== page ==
Similarly, in the last few years, a series of clinical studies showed that the use of a single midline implant (1-IOD) to retain a mandibular overdenture resulted in positive impacts compared with the conventional denture concerning dental patient-reported outcomes.1 However there are few published studies that have compared the outcomes of 1- and 2-IODs (implant overdentures). de Resende and colleagues (2021)1 reported on a trail that sought to compare the outcomes of the mandibular overdenture retained by one and two implants, by assessing the effects of treatments on patient satisfaction and oral health-related quality of life.


This was a parallel two-group randomized clinical trial that targeted fully edentulous patients. For inclusion, eligible edentulous participants had to be healthy and have sufficient bone availability in the anterior region of the mandible for placement of an implant at least 8 mm in length.

Exclusion criteria involved any general or local contraindication for implant treatment, presence of oral conditions that demand additional treatments such as the presence of oral lesions and temporomandibular disorders. Non-collaborative individuals or unable to attend the study appointments for longitudinal data collection were also excluded. The targeted minimum sample size was 48 participants, 24 in each treatment group.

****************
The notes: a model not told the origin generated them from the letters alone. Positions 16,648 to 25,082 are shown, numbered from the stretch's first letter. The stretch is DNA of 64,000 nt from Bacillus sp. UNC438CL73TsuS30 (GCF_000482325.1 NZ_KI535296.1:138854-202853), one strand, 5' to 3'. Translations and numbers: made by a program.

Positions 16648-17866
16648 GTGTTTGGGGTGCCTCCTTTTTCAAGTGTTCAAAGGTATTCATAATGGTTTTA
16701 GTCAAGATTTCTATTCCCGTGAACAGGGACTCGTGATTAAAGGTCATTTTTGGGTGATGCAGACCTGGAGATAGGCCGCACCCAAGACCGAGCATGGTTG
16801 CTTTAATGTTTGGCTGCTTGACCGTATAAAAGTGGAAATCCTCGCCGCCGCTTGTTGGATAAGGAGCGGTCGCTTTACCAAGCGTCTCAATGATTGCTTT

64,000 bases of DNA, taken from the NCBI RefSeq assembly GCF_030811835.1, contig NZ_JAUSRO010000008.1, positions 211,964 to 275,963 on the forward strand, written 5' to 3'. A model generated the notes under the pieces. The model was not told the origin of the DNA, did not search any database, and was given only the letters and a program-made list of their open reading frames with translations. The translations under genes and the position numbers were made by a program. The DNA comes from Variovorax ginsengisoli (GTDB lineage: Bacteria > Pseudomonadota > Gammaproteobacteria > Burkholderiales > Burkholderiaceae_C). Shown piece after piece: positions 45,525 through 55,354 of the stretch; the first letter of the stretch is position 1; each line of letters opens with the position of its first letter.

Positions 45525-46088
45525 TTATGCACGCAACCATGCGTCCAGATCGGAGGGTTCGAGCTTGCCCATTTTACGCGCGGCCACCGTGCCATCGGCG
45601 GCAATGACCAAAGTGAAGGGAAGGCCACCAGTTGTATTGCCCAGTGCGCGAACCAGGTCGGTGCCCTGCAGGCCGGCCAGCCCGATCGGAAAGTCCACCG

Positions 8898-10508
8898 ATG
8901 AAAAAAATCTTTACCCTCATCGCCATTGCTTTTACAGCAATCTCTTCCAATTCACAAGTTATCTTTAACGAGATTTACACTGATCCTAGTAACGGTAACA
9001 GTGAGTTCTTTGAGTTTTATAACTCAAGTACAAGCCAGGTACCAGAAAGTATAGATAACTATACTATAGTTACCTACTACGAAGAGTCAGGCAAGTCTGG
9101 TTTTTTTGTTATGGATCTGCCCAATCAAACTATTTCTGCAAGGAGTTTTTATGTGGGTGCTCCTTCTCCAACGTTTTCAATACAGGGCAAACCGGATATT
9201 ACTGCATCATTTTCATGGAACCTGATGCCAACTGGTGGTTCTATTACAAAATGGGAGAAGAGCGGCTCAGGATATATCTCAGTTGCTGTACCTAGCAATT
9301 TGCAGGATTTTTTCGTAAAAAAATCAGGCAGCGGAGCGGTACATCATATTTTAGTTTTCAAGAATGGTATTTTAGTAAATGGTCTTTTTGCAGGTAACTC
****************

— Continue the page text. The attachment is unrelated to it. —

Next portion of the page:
All eligible participants received a new set of complete dentures, fabricated according to a conventional clinical protocol that included preliminary impression with stock trays and irreversible hydrocolloid, final impression with custom trays and zinc-oxide eugenol paste, interocclusal record in centric relation and articulator mounting, teeth arrangement in bilateral balanced occlusion, try-in visit, denture delivery and post-insertion visits for adjustments.

Then, after a minimum 3-month period of complete denture use, participants were invited for baseline data collection and randomly assigned to one of the two treatment groups: overdenture retained by one implant (1-IOD group) or two implants (2-IOD group). Randomization was performed by an external collaborator blinded to group assignment identification.